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Issue #1704      September 30, 2015

The lesser of two evils

Greek voters angry, disillusioned

The results of the snap elections in Greece, held on Sunday September 20, 2015, confirmed what had become obvious during the short pre-election period that the people being tired, dissatisfied, confused and disillusioned opted for “the lesser of the two evils”.

What had transpired since the last elections, in January this year, was an initial general public euphoria based on the false hope and expectation that the then new SYRIZA government would change the intolerable situation in the country that had existed for the last five years. It was hoped that some of the acute problems would be alleviated by taking measures to satisfy some of the demands of the popular masses.

One of the major demands by the people was to do away with the tight grip on the country’s economy by the creditors and the European Union institutions. Instead of that however, the economic controls and demands by the EU and the IMF became more suffocating, pensions and wages levels were not restored, as promised, further cuts were initiated and unemployment levels reached unprecedented heights.

The accumulated anger led the people to reject the new agreement offered by the creditors with a resounding NO in the referendum organised by the government last July.

What followed the referendum was almost beyond description. Instead of the government honouring the people’s will and rejecting the new agreement (memorandum) it completely capitulated to the demands of the leading EU forces and signed a new memorandum, much worse than the previous two.

The Greek people saw their hopes and expectations disappear fast and became frustrated, disillusioned and confused. SYRIZA was promising the people that their left government would change things. All of a sudden people realised that not even a left government can bring about a change.

This concept of hopelessness was a major factor in alienating a high percentage of people from the election process and in shaping the election result. Hopelessness and the fear that the others might be worse, determined the outcome of the elections that returned SYRIZA to government with 35 percent of the votes and 145 members of Parliament. It will be a coalition government again with the Independent Greeks who managed to elect 10 members.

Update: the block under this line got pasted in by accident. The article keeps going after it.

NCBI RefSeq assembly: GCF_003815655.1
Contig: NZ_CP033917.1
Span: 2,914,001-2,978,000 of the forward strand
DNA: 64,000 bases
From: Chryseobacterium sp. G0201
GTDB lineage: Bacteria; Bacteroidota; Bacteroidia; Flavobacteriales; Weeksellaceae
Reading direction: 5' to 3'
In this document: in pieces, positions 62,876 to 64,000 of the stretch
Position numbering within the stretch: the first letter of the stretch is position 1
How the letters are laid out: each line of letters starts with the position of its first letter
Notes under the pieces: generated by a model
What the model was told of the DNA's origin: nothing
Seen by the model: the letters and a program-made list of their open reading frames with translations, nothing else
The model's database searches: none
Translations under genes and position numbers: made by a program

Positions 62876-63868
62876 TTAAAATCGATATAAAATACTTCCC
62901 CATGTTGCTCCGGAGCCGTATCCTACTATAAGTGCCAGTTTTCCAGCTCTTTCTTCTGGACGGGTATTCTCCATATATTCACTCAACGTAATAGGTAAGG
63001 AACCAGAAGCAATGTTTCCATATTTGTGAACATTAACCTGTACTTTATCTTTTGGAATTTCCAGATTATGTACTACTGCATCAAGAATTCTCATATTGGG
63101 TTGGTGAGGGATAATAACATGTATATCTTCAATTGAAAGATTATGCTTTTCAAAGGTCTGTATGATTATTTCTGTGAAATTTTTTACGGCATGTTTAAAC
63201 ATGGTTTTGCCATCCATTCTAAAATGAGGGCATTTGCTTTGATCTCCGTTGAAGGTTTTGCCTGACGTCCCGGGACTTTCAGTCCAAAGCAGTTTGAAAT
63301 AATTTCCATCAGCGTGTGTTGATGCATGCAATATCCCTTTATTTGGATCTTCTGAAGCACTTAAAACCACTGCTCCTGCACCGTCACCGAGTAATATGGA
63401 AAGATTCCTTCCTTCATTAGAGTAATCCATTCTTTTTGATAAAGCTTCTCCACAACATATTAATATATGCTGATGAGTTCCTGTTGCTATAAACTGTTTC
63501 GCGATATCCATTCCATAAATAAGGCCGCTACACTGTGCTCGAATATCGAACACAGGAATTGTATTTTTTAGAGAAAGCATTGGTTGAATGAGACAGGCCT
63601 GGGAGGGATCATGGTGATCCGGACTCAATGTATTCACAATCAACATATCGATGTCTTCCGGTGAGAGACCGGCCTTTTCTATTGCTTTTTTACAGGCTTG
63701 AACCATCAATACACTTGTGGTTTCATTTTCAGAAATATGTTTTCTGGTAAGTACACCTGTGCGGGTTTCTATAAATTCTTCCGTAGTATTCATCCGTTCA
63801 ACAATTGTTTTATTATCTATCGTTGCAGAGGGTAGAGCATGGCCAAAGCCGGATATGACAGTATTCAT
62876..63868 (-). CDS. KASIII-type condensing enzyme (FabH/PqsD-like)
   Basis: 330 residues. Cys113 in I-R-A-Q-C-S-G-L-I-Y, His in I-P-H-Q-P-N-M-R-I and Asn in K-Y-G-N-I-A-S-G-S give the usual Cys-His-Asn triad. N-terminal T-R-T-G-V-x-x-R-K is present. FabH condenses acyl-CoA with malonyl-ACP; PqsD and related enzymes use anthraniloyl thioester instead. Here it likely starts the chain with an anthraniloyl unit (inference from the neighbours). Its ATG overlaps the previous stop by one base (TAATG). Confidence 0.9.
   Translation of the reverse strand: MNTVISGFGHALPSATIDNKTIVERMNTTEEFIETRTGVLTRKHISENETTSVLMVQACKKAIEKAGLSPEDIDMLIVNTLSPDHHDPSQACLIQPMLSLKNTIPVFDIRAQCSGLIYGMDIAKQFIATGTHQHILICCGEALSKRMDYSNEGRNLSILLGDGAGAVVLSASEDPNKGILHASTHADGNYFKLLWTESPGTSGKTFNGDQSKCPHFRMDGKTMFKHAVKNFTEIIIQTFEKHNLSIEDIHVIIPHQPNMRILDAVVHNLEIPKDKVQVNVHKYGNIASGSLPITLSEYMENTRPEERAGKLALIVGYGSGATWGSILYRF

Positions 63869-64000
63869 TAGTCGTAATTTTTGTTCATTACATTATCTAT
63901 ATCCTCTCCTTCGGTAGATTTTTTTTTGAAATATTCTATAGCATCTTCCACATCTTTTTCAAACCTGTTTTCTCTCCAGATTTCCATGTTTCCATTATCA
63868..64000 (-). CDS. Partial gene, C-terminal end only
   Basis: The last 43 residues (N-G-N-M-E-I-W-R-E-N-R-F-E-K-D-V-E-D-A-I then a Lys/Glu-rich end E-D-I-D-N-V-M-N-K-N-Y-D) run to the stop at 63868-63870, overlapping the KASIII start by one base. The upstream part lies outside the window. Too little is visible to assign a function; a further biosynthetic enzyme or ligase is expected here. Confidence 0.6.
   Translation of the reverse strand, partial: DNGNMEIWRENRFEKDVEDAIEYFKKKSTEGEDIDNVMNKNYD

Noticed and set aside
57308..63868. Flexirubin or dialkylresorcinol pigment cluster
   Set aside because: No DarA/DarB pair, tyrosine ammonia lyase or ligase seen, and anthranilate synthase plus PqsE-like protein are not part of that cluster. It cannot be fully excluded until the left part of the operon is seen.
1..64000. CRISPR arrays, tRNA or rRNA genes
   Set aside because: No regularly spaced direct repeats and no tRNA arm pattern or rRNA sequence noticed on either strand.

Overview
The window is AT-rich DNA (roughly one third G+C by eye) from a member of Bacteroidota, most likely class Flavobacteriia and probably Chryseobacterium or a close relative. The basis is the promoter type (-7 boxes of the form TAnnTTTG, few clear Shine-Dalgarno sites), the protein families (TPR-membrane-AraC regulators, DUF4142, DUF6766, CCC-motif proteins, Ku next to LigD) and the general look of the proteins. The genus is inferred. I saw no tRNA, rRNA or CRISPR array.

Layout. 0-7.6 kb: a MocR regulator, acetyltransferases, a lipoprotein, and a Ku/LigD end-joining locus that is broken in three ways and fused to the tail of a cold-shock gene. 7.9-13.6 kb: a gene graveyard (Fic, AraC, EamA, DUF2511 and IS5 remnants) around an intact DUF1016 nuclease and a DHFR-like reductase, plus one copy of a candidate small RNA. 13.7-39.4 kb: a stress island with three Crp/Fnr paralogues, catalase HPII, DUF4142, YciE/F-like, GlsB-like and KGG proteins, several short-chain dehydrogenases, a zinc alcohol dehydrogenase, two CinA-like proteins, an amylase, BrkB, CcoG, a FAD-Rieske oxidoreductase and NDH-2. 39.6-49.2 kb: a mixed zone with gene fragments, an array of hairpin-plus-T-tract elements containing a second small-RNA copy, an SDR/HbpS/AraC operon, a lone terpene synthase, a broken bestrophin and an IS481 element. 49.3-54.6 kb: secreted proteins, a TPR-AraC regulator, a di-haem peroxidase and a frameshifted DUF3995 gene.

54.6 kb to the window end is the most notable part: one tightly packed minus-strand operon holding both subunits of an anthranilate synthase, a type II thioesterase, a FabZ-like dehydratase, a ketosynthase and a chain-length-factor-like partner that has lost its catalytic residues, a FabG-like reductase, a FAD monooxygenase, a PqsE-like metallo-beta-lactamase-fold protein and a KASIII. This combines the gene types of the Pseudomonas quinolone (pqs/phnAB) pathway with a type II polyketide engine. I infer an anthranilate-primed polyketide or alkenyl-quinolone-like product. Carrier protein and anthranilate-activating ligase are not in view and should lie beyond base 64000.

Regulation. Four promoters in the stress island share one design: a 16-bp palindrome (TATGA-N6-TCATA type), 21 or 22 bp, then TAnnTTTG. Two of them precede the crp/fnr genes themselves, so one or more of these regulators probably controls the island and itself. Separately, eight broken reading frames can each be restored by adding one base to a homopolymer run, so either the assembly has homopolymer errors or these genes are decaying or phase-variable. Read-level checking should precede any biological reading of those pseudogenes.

In the atmosphere of uncertainty and confusion the neo-fascist Golden Down managed to poll 7% and will now be the third party in parliamentary strength. PASOK, which contested the elections in coalition of the Democratic Left and some other groupings, managed only 6%, confirming the prevailing view that this party which ruled Greece for 25 years has been politically annihilated.

The Communist Party of Greece (KKE) scored 5.6% of the votes the same as in the January elections and had the same number of deputies elected (15).

These elections demonstrated an alarming fact which will no doubt adversely affect the political developments in the near future. The fact that SYRIZA, masquerading as a left force, has done the greatest disservice to the working class movement for progressive change by conditioning people’s minds that there is no alternative, that they are all the same, that there is no way of getting rid of capitalism and its barbarity.

This negative frame of mind is now the most serious problem the working class movement in Greece faces; that the KKE and all other class oriented forces have to struggle against and defeat. The sooner this poisonous trend is overcome, the sooner the working class movement is free of illusions and does not seek salvation by means of a “more efficient management” of capitalism, the sooner the mass struggles of workers will be developed and strengthened and challenge the power of capitalist domination, in favour of a socialist society.

For this to happen however, parliamentary processes are not enough. For the working class movement to acquire the determination to seriously challenge the ruling class it must participate in daily struggles in places of work, in the localities, in schools and universities, to face the forces of oppression, to put forward advanced demands for a life worth living.

Only through the road of determined mass struggle will the workers be fully emancipated and acquire the level of social consciousness that will prevent their systematic brain washing and stop the neutralisation of their collective power.

This of course is not an easy process, but is the only way forward to a brighter future for the Greek people and indeed for any people in the world.

Next article – Region Briefs

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